Skip to 0 minutes and 7 secondsAlthough the causes of overweight and obesity in children are complex, eating habits are one of the main factors. Energy balance, that is, balancing the amount of energy consumed through food with the amount of energy used up through physical activity is crucial to maintaining a healthy weight. Any energy intake from food in excess of what is needed by the body leads to unhealthy weight gain. This excess energy doesn't need to be a large amount either, just a small amount can result in large increases in adiposity over time. It is known that the energy intake of children in both developed and developing countries is increasing.

Skip to 0 minutes and 51 secondsThis is mostly through energy-dense snack foods and fast foods including cakes, biscuits, pies, pizza, desserts, confectionery, and sugar-sweetened beverages. Children who have a higher intake of foods high in saturated fat and sugar and a lower intake of foods low in energy, such as fruit vegetables, are more likely to be overweight. There have been changes to the environment in recent years in developed countries and in the urban areas of many developing countries. These changes mean that we are now surrounded by processed foods high in energy, saturated fat, sugar, and salt, which have become relatively inexpensive. Meanwhile, the relative cost of fresh foods has increased. The portion sizes of some packaged foods, take away, and restaurant dishes have also increased.

Skip to 1 minute and 40 secondsAnd there has been a change in the social aspects of eating. Eating foods high in saturated fat and sugar has become commonplace in settings such as workplaces, family gatherings, and other social activities. We are also working much longer hours and face longer commuting times, which leaves less time for food preparation. Food advertising has now permeated all parts of our lives. And children are exposed to marketing messages about unhealthy foods in an increasing number of mediums, particularly children living in developed countries. Children are subjected to these messages through television, radio, online, in supermarkets, outdoor billboards, posters at bus stops, and many other places. These marketing messages have been shown to affect the food requests made to parents by their children.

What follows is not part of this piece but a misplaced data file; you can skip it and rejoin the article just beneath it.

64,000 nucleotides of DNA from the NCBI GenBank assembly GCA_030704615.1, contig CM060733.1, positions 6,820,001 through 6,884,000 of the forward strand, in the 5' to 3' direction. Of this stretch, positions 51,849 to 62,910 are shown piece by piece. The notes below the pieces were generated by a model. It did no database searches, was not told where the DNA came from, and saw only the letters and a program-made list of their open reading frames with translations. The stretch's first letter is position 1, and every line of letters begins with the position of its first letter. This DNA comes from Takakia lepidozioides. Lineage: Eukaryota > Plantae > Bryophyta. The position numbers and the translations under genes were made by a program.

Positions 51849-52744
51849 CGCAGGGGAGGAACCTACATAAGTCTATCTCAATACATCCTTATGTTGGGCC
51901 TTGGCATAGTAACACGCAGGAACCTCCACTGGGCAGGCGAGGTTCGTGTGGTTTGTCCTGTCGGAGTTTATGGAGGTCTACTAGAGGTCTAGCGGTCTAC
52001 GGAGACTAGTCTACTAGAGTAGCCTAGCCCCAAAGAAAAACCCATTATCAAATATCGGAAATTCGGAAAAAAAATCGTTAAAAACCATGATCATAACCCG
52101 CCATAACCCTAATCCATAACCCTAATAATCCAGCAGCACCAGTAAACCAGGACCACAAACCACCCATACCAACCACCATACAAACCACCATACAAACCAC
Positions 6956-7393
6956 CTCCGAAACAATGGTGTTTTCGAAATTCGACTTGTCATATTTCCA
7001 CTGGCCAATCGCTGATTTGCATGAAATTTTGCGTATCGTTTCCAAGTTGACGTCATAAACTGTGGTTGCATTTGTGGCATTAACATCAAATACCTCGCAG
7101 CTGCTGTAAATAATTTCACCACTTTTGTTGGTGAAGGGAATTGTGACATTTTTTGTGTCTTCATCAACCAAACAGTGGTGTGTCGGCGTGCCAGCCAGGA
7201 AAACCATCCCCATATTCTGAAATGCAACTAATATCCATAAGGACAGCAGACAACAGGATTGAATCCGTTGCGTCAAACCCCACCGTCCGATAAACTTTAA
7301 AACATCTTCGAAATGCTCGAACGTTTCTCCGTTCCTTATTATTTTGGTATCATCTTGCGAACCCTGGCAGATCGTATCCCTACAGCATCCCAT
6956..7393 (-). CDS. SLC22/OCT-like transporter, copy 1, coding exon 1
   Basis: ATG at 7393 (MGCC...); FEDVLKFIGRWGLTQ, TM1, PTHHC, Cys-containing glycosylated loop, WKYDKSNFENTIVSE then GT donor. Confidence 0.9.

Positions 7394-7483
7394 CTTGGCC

Skip to 2 minutes and 31 secondsAnd hence, affect the types of foods consumed. While some countries, such as the United Kingdom and Australia have introduced codes of practice on when foods can be advertised on television, it is argued that much stricter regulations are needed as the current practices have not been shown to be effective. Developing healthy eating habits in early childhood is of critical importance. In the first five years of life, parents are the main influence on their children's eating patterns. Whereas, later on when children go to school, outside influences start to exert a role. Therefore, the role of parents in demonstrating and supporting healthy eating practices is crucial in these early years.

Nutrition and obesity

The main cause of people being overweight and obese is a “caloric imbalance”—too few calories expended for the amount of calories consumed—which is affected by various genetic, behavioural, and environmental factors.

image showing how caloric balance is achieved when calorie intake and physical activity levels are equal, and calorie imbalance refers to when energy consumed is more (weight loss) or less (weight gain) than physical activity levels (Click to expand)

Energy balance (that is: balancing the amount of energy consumed through food with the amount of energy used up through physical activity) is crucial to maintaining a healthy weight.

Unhealthy food marketing

According to the Australian Cancer Council, reducing children’s exposure to harmful food marketing is necessary to prevent obesity.

“Systematic reviews have found that children do not understand the persuasive intent of food marketing; that food marketing influences children’s food preferences and generates positive beliefs about the foods advertised; and food marketing influences children’s purchase requests and ultimately children’s food consumption” (Position statement - Food marketing to children (Australian Cancer Council)

While some countries, such as the United Kingdom and Australia have introduced codes of practice on when foods can be advertised on television, it is argued that much stricter regulations are needed as the current practices have not been shown to be effective. What is your opinion?

Conversation starter

  • What do you think should be done to protect children from unhealthy food marketing?

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This video is from the free online course:

Preventing Childhood Obesity: an Early Start to Healthy Living

University of Wollongong